Race, and specifically race in South America, played an important and not altogether savoury role in the elucidation of Darwin’s ideas. With the 1871 publication of The Descent of Man, Darwin rendered explicit the hypothesis that could already be inferred from 1859’s On the Origin of Species: Homo sapiens were ‘the co-descendent with other mammals of some unknown and lower form’ (152). Virginia Richter shows how Victorian assumptions about race supplied the basis of Darwin’s thesis. For Darwin, the natives or ‘lower races’ on board the HMS Beagle (who had spent some years in England), precisely because of their ability to speak some English and adopt the thought processes of the civilised, embodied a ‘living link’ and hence evidence of ‘the continuity of the evolutionary ladder’ (Richter 38). The unavoidable subtext is that the indigenous is thereby construed as an intermediary between human and animal. For Zama, the indigenous retains the prohibitive force of a taboo, and he vehemently opposes intermarriage between races; he fantasises about women in Europe, free from perspiration (or so he imagines) and, when properly kept, safely guarded against the degradation of commerce with the earth (44–5). In one of the novel’s key early episodes, occurring shortly after the appearance of the dead monkey, Zama happens upon a group of naked female bathers in the woods (12). What is scandalous about this encounter, and ultimately ruinous about Zama’s muddled response, is precisely the absence of racial clarity, and his failure to correctly identify the women by caste. The fear of gazing sexually at a mulata, and henceforth incorporating her into his erotic imaginary, is founded upon a fear of courting ‘derrota’ [ruin]. Nevertheless, this episode awakens Zama’s dormant sexual appetites, which in turn lead him inexorably towards the indigenous underclass, disadvantaged as the latter inevitably are in the economy of colonial desire. But far from mapping with fealty onto the existing hierarchies that channel its expression, desire operates as a rogue, democratising element. Mid-negotiation with a mulatto woman, Zama discerns a disturbing flattening of established societal hierarchies, noting that ‘[e]stábamos en un mismo plano; en ese momento ella lo sentía así y yo también […] estaba humillado’ [we were on the same level and, at that moment, she knew it and so did I […] I was humiliated] (77).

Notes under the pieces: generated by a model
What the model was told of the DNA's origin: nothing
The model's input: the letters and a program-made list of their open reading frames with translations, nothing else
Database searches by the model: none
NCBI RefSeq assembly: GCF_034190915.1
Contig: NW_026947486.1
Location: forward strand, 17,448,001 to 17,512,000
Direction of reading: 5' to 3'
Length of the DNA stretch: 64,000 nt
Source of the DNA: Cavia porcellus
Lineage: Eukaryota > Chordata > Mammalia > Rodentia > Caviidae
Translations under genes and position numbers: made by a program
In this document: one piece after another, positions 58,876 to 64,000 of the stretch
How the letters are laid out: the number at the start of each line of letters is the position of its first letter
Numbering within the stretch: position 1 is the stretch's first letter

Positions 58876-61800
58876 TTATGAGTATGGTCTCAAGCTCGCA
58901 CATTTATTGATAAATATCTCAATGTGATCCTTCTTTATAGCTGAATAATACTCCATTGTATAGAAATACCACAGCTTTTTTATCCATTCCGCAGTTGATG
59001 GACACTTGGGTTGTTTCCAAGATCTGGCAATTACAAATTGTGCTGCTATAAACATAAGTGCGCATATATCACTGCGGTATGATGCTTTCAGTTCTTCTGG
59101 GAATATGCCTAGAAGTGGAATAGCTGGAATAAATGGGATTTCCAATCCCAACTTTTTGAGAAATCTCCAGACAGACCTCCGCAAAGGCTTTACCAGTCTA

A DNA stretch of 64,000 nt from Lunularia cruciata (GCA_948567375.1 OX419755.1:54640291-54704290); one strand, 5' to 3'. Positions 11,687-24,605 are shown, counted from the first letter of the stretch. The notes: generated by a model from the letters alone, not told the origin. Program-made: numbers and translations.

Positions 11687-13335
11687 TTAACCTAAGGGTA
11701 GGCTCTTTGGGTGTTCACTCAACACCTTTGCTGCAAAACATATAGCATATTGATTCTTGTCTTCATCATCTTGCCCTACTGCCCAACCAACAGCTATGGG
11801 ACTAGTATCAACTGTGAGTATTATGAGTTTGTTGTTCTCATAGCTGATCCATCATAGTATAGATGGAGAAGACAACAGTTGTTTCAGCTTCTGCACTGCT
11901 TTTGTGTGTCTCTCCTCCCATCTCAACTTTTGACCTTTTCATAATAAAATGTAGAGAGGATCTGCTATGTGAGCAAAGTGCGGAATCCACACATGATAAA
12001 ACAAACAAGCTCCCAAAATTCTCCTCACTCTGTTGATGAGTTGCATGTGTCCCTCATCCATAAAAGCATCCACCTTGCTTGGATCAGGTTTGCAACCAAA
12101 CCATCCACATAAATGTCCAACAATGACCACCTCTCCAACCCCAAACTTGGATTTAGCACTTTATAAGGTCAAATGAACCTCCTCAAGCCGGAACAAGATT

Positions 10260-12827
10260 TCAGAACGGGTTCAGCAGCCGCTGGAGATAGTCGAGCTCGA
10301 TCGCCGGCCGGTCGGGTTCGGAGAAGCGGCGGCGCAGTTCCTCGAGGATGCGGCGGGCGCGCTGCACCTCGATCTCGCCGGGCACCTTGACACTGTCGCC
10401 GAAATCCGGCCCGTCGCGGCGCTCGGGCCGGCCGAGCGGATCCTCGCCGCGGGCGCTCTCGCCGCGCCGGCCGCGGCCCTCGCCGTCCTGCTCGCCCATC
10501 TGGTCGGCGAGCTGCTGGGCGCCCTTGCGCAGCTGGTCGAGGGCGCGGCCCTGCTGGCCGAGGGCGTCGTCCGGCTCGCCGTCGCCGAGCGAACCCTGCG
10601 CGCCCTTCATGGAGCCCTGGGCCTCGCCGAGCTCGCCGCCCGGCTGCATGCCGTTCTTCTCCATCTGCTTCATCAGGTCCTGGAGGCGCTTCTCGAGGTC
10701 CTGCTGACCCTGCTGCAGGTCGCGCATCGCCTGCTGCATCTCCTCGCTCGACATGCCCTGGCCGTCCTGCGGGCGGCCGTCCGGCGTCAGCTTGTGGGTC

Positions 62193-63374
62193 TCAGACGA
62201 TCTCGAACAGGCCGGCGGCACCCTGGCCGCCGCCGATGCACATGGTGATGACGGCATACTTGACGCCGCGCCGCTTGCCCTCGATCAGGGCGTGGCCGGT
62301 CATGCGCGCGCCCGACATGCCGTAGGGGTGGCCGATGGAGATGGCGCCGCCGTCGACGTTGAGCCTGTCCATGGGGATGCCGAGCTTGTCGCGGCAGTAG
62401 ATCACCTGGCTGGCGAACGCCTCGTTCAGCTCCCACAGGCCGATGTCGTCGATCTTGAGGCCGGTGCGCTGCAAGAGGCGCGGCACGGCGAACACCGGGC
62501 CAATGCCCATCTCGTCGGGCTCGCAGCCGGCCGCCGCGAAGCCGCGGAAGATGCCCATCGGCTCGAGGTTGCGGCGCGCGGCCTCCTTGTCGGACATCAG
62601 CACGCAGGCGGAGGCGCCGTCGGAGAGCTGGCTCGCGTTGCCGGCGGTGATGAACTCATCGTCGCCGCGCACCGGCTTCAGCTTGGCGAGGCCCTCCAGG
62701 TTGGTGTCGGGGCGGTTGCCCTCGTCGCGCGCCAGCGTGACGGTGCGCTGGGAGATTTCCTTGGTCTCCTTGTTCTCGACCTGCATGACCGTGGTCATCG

Zama’s humiliation has in fact begun prior to the time encompassed by the novel. In a former role as corregidor, he had been feted for his administrative achievements in the repression of indigenous rebellions (20). With the abandonment of the corregimiento system in favour of the centralisation of royal authority, he is displaced into a lesser role of asesor letrado. This outward, social humiliation serves as frontispiece that indexes, foreshadows and is ultimately subordinated to a more substantive psychic humiliation. The latter term originates in humus, the organic component of soil, and so connotes a downward trajectory towards or into the earth; in Zama’s case, this entails a devalorisation of reflection, rationality and circumspection in favour of the more instinctual mandates of loins, stomach and amygdala, leaving him confounded by his newfound attunement to ‘las exigencias de mi estómago’ [the exigencies of my stomach] (181), ‘el ruido de las tripas’ [the grumbling of guts] (159) and, more figuratively, the ‘horrores, en mis adentros’ [horrors in my innards] (195). Zama is poised on a precipice at the beginning of the age of humiliations imposed on humankind by Darwin, Marx, Nietzsche and, later, Freud, the modern fulfilment of a process of ‘decentring’ the human that had been obliquely prophesied by the Copernican realignment of the cosmos some centuries previously. Darwin’s contribution to this process entails the scandalous discovery that Homo sapiens are not at the apex of a teleologically ordained biological hierarchy. Set a few years before Darwin’s birth, the distinction between human and animal is destabilised in Zama, frequently through metaphor. In the opening section, Zama is figured as ‘gallo de riña’ [a fighting cockerel] (10); as he succumbs to despair, he finds himself ‘un animal enfurecido […] de cuatro patas’ [an enraged animal down on all fours] (82); a sickly guest is ‘un gusano que se retorcía’ [a writhing worm] (53). Shortly after the appearance of the dead monkey, the novel’s lugubrious opening passages relate a further image that even more explicitly portends a hitherto disavowed aspect of human entwinement with an objectified natural world. As Zama returns empty-handed to the colonial offices, he is immediately summoned to process the sinister case of a soldier who, having awoken to the illusory sensation that he had sprouted a bat’s wing, lashed out with his rapier in terror, killing his mistress.